Added: 17th June 2020 by Capita Novus
There’s more to working in IT than simply understanding it, you need to be able to communicate the hows and whys of technical expertise, too. In a sector where working collaboratively is becoming the norm, soft skills are now as important as technical aptitude.
This search for soft skills is a major part of today’s IT recruitment process. Employers are looking for candidates who can effectively communicate their thinking right across the company – engaging with everyone from project managers and developers to quality assurance and external stakeholders.
Here are six of the key IT soft skills that businesses want to see in their next hires.
The ability to articulate ideas and concepts is an essential part of business, whatever the sector. Today’s IT professionals don’t work in siloes, they work in wider cross-department groups, interacting with a range of stakeholders. IT is notoriously complex and full of jargon, meaning that the IT pros in the greatest demand are the ones able to articulate what they’re doing in a team environment.
Just as important as being able to communicate is the ability – and willingness – to listen to others. No one enjoys being criticised, but the ability to accept feedback and use it to your advantage is a valuable skill to have. Having face-to-face conversations improves our ability to listen and take on board what we are being told. It’s time to be more receptive to change.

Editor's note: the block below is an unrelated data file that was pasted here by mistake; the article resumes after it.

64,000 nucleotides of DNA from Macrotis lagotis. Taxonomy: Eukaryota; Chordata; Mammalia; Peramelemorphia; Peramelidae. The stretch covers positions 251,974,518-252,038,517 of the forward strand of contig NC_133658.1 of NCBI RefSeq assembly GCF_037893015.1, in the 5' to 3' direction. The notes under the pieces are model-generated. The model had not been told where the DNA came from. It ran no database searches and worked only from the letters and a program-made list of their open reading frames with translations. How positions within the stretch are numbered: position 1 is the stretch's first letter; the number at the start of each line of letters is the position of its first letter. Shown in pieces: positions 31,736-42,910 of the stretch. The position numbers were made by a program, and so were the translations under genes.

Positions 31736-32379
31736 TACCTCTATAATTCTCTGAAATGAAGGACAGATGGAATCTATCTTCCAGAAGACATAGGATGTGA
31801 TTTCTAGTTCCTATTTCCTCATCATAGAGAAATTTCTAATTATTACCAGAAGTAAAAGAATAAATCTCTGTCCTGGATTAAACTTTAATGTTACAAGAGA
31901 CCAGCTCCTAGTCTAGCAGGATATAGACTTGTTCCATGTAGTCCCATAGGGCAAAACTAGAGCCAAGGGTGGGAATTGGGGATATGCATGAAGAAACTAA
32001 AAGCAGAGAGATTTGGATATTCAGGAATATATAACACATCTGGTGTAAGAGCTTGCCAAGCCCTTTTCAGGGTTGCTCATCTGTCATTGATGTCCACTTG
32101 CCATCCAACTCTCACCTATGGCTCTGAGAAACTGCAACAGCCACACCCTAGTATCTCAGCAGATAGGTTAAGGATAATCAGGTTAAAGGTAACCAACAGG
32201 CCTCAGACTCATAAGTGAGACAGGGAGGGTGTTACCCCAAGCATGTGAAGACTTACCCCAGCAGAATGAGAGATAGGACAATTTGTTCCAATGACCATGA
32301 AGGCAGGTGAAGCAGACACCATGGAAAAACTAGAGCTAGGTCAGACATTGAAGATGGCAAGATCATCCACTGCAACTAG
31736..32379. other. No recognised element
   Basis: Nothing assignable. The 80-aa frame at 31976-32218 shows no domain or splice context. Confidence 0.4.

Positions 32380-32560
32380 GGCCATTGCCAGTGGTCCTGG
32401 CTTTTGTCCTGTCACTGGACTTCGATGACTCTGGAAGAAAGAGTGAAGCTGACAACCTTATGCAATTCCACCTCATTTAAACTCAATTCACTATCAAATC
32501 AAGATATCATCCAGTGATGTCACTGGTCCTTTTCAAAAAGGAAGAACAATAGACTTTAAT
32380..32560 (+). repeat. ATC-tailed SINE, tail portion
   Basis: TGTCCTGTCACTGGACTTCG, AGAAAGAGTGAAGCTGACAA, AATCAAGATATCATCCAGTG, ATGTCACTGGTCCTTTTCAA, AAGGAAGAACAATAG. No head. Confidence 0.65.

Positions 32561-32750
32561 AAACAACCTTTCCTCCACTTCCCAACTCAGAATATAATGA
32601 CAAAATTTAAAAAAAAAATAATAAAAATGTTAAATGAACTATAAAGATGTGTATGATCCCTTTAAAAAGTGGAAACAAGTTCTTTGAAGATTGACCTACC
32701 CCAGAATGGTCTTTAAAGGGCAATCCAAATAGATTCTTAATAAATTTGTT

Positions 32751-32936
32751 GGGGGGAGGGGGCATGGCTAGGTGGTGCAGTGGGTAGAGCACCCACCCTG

It is often the way that the more experienced an employee, the less willing they are to take a collaborative approach to working. Today’s IT pros need to demonstrate their ability to think innovatively and focus on corporate culture. If an IT department is trying to promote technical tools that improve workplace collaboration, they need to practice what they preach.
It’s one thing having IT knowledge, but another thing entirely to share that knowledge effectively. Providing mentoring and passing on technical expertise is invaluable to any business. So much of our technical learning occurs on the job, in real-time and within real environments. Within a thriving business, there will always be new recruits coming in and new IT systems and apps being rolled out; it is up to tech professionals to ensure the right skills are acquired and the right questions are answered.
The ability to empathise is not just about seeing things from another person’s perspective, it’s about building relationships with fellow colleagues and understanding the bigger picture. When you come from a technical perspective it can be hard to see things from a non-technical or commercial point of view. An IT professional who takes the time to consider and understand the impact their work has on other departments in the company is increasingly being seen as a valuable asset.
Graduates or those relatively new to the IT sector don’t often trust their own instincts because of their lack of real-world experience. But drive, passion and an ability to present new ideas in a persuasive way are all attributes that will ultimately help drive a business forward.
Effective soft skills are highly prized in today’s collaborative IT environment. Hiring managers need to secure new hires who are not just good on paper, but can also deliver the goods when the pressure is on. Finding a candidate who is the right fit for an organisation is not easy, it takes patience and confidence – and soft skills are more often than not just as important as technical expertise and experience.